The kitchen reeled. "This is going to hurt" flashed through her mind. She landed lightly on her hands. Unfamiliar muscles in her shoulders hummed with an unfamiliar strain that was somehow related to the large 'WHOOSH' of air swirling dust about the kitchen. She noticed her hands clearly for the first time. They were definitely chunkier. Only three fingers and a thumb, with thick dark nails. She lifted one to peer at it and the wings fluttered in balance. Wings? She turned her head to find stubby feathery wings spreading across the kitchen. She could feel the uncomfortable way the feathers were squashed where they pressed against the cabinets. Drawing back from the unpleasant sensation, the wings folded against her back and sides.

Wings? Since when did she have wings? With heavy assistance from the counter she returned to vertical. Her legs were... very different. A thick, hard hoof tipped a dramatically long foot, her ankle and thigh bringing her five centimers higher in the room. She flexed her toes/ankles/knees, peering at the shiny black of her hooves. The linoleum was grippy under their sharp new edges. The wings extended again involuntarily as she swayed. A cupboard door slammed as she caught herself against it. Attaining balance for the moment she explored her face with her thick fingered hands. It had obviously lengthened, making room for thick teeth and slabs of muscle. Lips were thick and flexible, exploring her hands back.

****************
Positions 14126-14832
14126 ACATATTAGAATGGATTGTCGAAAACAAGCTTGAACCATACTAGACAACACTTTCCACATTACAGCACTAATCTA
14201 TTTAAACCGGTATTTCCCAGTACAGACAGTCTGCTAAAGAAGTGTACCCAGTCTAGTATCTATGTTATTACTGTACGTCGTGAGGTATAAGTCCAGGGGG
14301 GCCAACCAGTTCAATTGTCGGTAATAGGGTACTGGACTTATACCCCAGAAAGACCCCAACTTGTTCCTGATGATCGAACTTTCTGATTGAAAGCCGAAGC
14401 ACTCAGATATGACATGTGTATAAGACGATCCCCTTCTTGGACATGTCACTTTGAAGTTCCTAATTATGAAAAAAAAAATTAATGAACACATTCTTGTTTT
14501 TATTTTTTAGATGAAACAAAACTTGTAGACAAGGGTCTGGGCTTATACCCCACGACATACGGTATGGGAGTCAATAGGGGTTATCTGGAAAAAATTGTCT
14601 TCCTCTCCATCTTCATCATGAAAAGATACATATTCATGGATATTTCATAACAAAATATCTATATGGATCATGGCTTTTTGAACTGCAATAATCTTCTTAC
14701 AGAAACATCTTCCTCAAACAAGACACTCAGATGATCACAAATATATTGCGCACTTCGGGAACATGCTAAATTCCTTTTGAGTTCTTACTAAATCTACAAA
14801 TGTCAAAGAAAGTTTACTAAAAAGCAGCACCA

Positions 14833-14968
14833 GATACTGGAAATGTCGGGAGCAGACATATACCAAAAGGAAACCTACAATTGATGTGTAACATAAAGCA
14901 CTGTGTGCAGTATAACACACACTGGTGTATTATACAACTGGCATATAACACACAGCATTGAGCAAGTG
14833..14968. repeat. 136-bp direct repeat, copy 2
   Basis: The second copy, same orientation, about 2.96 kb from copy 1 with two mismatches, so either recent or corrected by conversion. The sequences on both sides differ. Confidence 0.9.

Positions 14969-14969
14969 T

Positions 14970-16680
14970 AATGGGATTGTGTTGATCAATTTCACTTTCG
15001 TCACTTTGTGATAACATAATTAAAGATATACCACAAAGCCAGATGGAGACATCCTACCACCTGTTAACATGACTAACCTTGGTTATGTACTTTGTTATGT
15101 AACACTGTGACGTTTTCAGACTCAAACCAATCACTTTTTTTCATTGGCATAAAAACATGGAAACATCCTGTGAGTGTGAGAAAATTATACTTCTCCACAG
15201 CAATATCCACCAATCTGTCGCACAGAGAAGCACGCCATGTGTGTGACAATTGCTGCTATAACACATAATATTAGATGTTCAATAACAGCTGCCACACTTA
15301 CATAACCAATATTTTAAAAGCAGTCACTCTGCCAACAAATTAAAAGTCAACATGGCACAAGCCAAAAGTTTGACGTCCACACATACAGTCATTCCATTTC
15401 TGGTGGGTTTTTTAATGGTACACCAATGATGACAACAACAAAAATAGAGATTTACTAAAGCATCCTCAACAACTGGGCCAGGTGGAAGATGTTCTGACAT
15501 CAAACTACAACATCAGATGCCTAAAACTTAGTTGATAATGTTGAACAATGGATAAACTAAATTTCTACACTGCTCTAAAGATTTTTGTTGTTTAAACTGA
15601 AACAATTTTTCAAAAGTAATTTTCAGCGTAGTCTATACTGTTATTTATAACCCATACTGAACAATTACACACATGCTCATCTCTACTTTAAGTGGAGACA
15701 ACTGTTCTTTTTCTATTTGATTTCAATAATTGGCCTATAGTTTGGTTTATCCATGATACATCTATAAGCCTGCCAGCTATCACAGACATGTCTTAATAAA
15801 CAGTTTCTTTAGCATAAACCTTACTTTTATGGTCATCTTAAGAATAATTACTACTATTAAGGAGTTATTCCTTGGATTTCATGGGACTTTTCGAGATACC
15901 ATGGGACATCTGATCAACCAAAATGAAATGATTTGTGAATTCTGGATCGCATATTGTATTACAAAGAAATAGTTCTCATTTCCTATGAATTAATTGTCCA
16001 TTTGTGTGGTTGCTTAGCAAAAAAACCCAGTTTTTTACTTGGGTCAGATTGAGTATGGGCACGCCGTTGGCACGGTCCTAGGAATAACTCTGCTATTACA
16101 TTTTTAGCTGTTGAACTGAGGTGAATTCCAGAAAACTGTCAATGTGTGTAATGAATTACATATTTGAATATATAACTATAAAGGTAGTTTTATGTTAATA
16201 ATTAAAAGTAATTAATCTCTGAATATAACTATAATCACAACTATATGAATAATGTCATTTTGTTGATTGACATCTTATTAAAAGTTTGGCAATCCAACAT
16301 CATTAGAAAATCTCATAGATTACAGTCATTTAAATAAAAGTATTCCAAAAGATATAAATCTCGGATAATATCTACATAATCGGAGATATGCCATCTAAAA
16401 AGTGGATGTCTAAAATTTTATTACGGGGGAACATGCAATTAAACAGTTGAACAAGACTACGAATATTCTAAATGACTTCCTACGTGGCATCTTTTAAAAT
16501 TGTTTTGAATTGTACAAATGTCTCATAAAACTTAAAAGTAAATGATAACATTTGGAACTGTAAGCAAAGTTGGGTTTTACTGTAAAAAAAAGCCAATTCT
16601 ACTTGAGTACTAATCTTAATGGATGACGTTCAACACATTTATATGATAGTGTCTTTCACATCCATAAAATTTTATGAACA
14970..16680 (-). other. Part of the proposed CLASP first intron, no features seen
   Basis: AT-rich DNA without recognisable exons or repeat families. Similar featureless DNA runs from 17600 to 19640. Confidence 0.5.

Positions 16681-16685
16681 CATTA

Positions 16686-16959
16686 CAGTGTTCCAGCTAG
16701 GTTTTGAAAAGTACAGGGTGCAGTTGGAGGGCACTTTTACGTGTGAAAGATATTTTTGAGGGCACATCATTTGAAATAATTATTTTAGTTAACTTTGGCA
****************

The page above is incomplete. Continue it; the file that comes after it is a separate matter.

Turning in search of a mirror her hair brushed the top of the door. A flinch extended her wings, their leading edges slammed into the jamb. She staggered backwards from the force and sat down... down a long way, with a hard thump on the floor, catching... her tail under her painfully. A tender exploration found spots of pain on the wing by the wrist joint. That was going to bruise for sure.